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February 2017 People

February, 2017 Issue

How to Save a Life

Five minutes can feel like an eternity when someone’s life is on the line. In 2014, that’s how long Forestville resident Lewis Griffiths performed CPR on his father, Steve, before EMTs could arrive and administer emergency first aid. The then-13-year-old learned a method of hands-only CPR from classes at Forestville Academy, and successfully administered it to his father—who was suffering cardiac arrest—saving his life in the process.

The form of CPR Lewis learned was hosted by Save Lives Sonoma, a nonprofit association of paramedics, firefighters and volunteers that offers free training to students and adults in partnership with a multitude of educational districts across the North Bay. Without that training, Steve’s chance of survival would’ve plummeted.

In January 2017, the Griffiths were two out of 14 riders on a float named “Keep the Beat Alive,” created by Union Bank and the American Heart Association. The float was created to raise awareness for CPR training and its importance at a time where heart-related problems are the highest cause of deaths in the United States, according to a report by the Centers for Disease Control. The float joined a parade at the 2017 Rose Parade in Pasadena, and honored a new law that provides CPR training to thousands of high school students each year.

The float itself was a 55-foot long floral piano keyboard, and among its four floral drums sat a heart-shaped DJ booth. The musical elements represented the beat of the heart and the correct compression rate for CPR administration—a rhythm of 100 beats per minute. A CPR dance team comprised of 28 high school students walked alongside the float and engaged the audience with a CPR-inspired dance.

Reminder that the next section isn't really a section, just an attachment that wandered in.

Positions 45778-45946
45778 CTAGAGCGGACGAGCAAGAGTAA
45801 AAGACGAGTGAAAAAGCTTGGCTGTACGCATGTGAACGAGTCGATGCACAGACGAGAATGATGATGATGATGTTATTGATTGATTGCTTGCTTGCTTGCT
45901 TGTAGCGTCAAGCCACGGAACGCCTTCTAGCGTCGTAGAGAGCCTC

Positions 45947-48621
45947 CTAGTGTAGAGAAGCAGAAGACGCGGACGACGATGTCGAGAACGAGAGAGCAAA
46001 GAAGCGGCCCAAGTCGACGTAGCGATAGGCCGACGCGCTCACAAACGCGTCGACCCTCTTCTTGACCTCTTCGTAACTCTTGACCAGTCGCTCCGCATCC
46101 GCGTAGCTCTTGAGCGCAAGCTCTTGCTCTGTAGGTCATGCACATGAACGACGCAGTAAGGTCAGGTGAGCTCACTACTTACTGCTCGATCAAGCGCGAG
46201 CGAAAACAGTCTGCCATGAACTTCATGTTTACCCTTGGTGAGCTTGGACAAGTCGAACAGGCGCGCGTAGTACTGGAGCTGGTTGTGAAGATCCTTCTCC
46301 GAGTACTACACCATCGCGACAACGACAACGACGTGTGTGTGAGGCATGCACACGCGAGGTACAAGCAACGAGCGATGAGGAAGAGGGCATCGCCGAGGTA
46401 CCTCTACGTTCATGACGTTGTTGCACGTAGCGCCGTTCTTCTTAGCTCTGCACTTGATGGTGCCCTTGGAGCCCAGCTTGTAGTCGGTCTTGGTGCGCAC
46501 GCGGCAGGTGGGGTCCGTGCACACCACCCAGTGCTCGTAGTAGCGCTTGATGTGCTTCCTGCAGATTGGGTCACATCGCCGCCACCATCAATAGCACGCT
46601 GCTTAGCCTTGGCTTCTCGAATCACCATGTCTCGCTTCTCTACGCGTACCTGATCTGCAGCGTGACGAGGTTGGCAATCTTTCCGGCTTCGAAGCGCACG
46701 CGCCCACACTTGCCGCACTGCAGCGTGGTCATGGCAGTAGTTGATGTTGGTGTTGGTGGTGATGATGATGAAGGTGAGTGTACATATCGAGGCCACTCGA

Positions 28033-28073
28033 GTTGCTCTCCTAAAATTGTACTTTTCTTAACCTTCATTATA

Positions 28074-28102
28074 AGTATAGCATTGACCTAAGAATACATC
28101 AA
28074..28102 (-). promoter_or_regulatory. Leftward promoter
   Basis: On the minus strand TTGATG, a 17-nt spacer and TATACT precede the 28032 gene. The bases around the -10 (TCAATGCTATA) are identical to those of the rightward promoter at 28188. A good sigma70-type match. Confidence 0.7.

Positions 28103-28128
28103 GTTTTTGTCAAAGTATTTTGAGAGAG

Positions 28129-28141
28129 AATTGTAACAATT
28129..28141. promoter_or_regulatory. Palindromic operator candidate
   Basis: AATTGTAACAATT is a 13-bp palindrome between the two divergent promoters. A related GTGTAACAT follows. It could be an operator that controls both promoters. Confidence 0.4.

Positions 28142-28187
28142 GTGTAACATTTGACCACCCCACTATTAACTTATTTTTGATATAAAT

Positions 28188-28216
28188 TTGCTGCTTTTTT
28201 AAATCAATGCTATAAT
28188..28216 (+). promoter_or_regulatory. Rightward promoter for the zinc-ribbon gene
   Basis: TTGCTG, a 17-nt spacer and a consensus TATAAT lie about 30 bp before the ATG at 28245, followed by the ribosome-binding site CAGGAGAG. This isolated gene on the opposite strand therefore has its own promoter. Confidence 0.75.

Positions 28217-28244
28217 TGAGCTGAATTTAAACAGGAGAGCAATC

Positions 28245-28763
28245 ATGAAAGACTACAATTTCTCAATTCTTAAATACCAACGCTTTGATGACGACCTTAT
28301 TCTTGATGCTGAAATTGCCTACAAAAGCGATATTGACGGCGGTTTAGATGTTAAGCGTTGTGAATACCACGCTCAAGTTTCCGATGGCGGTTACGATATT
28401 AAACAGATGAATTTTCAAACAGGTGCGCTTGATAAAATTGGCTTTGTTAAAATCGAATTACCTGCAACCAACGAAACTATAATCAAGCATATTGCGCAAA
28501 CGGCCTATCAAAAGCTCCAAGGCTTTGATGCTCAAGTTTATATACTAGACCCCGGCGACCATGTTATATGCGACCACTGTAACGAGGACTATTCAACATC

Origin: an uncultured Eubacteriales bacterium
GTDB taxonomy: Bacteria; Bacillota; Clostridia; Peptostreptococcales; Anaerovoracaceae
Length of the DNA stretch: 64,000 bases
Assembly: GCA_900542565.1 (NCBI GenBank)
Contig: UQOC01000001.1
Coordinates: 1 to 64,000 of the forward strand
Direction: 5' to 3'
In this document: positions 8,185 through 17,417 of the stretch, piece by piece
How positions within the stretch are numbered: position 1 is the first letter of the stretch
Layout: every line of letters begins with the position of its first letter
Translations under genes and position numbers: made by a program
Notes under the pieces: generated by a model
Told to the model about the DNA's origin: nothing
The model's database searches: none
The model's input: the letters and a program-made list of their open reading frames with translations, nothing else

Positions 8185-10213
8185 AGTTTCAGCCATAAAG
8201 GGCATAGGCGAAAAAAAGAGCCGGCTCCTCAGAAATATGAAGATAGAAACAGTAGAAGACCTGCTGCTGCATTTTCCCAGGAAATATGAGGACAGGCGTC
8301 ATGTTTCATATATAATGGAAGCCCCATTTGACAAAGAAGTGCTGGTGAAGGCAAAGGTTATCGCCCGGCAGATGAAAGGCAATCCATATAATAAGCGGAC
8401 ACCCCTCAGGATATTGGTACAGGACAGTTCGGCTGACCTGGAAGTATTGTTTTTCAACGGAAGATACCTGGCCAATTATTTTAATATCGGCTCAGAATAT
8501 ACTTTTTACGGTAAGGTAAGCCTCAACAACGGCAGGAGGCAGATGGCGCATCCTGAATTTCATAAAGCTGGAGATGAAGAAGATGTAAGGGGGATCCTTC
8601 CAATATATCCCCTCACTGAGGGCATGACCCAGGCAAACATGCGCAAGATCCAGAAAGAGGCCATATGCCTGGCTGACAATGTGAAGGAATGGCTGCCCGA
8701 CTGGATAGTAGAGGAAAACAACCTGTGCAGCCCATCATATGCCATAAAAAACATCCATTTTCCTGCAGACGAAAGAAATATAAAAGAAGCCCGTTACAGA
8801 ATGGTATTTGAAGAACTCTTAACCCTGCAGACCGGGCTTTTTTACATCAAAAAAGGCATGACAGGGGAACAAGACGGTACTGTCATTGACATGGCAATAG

Expressions of Love

Christian Quintin is an artist of many mediums. Originally from Brittany, France, and now based in Santa Rosa, he creates the majority of his works in pen and ink, pastel and acrylic. His pieces are often large, bright and colorful in nature. “An artist feels compelled to create,” Quintin explains. “It’s not so much of a choice.” Quintin trained for a time at the Academie des Beaux-Arts in Paris, but recognizes, “While you can take the techniques you learn, you still have to do the work yourself.”

Quintin creates from what he feels and sees in life. “My style came from expressing my feelings, and as a result the subject matter is always flowing. There are no boundaries. Often the work is an expression of love. At first I would have said that my style is surrealist, but that’s putting a specific label on it, and I think it’s much more than that.”

Quintin also says he doesn’t lack inspiration to create. “For me, creating is a constant flow,” he says. “I do one piece after the other.” He recognizes that his work may not necessarily appeal to the masses, but those who don’t inherently like his work tend to recognize the craft.

“People have good taste. They always want to buy your best work. There’s a sense of a loss when you sell a piece, but then you feel inspired to create again. If you keep drawing what comes to you, you get good at accessing that creative place,” he says. “If you continue, you’ll eventually get past the litany of negative voices.”

And while Quintin may not have a specific message he wants to convey with his work, hopes to bring people “a moment of unadulterated beauty and peace.”

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